Yes, salvation is a personal, spiritual encounter with God through Jesus, and anyone can come to Christ regardless of scientific understanding. But there are many who have come to faith once the barrier of incredulity was removed through scientific observation and reasoning, so this is an important reason for “bearing witness” in science. To me, evolutionary creationism is an endeavor to understand the actual mechanisms of how God created our natural world with the evidence we have around us. This should not be an affront to faith. It may very well affirm the deeper truths about us and God revealed in the Bible.

The Bible is truth that God has given us to understand Him and us, but of course it does not contain every detail we need to know. The greatest truths are most effectively revealed through stories that are scant in unnecessary details. But he has also given us the ability to reason, think, explore the truth as we live our lives. Loving God with all our minds compels us to grow in these things. I think engaging in this forum should also be an exercise of growth, not just a static exchange of arguments. Darwinian evolution is actually a good model for how this should happen.

We can’t explain everything in the Bible, scientifically or not, and all the whys and hows of God’s miracles may never be understood, so nothing should happen to our faith, except maybe an increase, especially when it happens among us.

I think truth sets us free in the deepest way possible, and humility and honesty is the way to this truth. There are those who begin with the presumption that God cannot exist, and this kind of blind adherence to dogma makes faith impossible.

(Roger A. Sawtelle) #36

If any damage done by the Trinity to Christianity was not done by the Romans, The Romans were doers, not thinkers. They might have4 caused some damage because they influenced how the Church was organized in the West.

Your attitude toward the church seems to be ambiguous. You criticize it for being too weak, because it is divided, and also because it is too large and bureaucratic. If the Church is united then it would be big and powerful. Now it seems weak and divided, but I believe the true Church is united and strong in the Holy Spirit. Without the Trinity you do not have the Holy Spirit.

Many people have read some of Augustine, but few have read On the Trinity, w3hich is unfortunate. You cannot say that you understands the Trinity until you have read that book.

You also cannot say that Origen was against the Trinity. He died before it became doctrine. He was not an Arian so he did not oppose as Arius did. Origen was steeped ion Greek philosophy and he wrote the first systematic theology, which was more on Greek philosophy that the Biblical theology. You also seem to be more focused on the philosopher’s God than the God of Jesus. He had a good excuse in that he was a pioneer who could not be expected to get every thing right.

You should know that Augustine taught that the Third Person of the Trinity is Love. God is not Love without the Trinity. There is no way that any sacred text can justify the saying that God is not Love.

(Shawn T Murphy) #37

Dear Roger,
Yes the Roman’s were doers. Constantine forced the clerics to adopt the trinity and Justinian forced the clerics to create eternal damnation. They destroyed the Works of Arius and Origen which are counter to the trinity. These are the teachings the modern prophets are restoring, explaining reason for the Fall and the restoration of the fallen.

(Roger A. Sawtelle) #38

Dear Shawn,

The relationship between Origen and Arius was not a close as you seem to think.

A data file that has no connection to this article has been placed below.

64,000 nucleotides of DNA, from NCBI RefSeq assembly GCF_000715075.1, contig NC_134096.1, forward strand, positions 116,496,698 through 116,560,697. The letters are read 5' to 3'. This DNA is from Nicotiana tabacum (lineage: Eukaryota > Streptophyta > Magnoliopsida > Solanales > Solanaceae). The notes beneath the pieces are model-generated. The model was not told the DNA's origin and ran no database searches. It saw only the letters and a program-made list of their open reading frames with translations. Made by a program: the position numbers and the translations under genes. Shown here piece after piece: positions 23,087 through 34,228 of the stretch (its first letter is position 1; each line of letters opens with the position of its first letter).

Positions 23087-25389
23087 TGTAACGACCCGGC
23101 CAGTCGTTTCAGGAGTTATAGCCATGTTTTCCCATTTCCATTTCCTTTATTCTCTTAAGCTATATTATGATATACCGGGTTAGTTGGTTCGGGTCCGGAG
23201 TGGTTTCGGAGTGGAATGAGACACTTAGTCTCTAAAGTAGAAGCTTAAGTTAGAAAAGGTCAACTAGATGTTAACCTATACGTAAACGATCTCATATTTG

“However, Origen believed the relation of the Son to the Father had no beginning, and that the Son was “eternally generated”.[[18]]”

“Arius objected to Origen’s doctrine, complaining about it in his letter to the Nicomedian Eusebius, who had also studied under Lucian. Nevertheless, despite disagreeing with Origen on this point, Arius found solace in his writings, which used expressions that favored Arius’s contention that the Logos was of a different substance than the Father, and owed his existence to his Father’s will. However, because Origen’s theological speculations were often proffered to stimulate further inquiry rather than to put an end to any given dispute, both Arius and his opponents were able to invoke the authority of this revered (at the time) theologian during their debate.[[1]”

Other points: Arianism did not go away because of Nicaea. The Arian Church was strong for a long time and exists today. The banning of works cannot kill God’s Truth, which won out through the power of the Holy Spirit, not by philosophical theory… Again one cannot have the Holy Spirit without the Trinity.

The teachings of modern “prophets” must be through the Holy Spirit to be true, so they cannot be against the Holy Spirit Who is the Third Person of the Trinity. The cause of the fall of Arius was his failure to accept the fact that Jesus Christ is LORD, that is God. God is his Judge, not me or you, and God can restore him, as God decides.

(Shawn T Murphy) #39

Dear Roger,
I had not said that Origen and Arius were close. Just that the emperor Justinian put an end to both of their followers. But not an end to their teachings. This truth was not destroyed.

(David Heddle) #40


I would be interested in your take of the Hebrews 11 faith “Hall of Fame”. Not one of those Old Testament saints mentioned for their outstanding faith had to reply on a blind faith, for they all spoke to God and/or witnessed miracles. Gideon, acclaimed for his great faith in Hebrews 11, actually demanded (and was given, without sense of anger or frustration from God) physical proof. If blind faith is the ultimate Christian virtue, then surely Gideon does not belong in the Faith Hall of Fame.

One time blind faith is somewhat identified as virtuous is Hebrews 1, where, I believe, (I could be wrong, I often am) it is referring to the truly blind faith of all Old Testament saints: the belief that the Messiah would come as promised. (I believe Jesus was also praising the Old testament saints in his interaction with Thomas. Regardless, he does not curse Thomas for his lack of blind faith.)

Today our faith is not blind, at least not in the same sense. Our faith is that the history of Christ’s work, as described in the bible, is accurate. An imperfect comparison is having a belief that someday we would form a nation, and George Washington would be our first president, vice believing that two and a half centuries ago there actually was such a man.

There is only one matter left to our truly blind faith, the matter that we believe Christ will return as promised.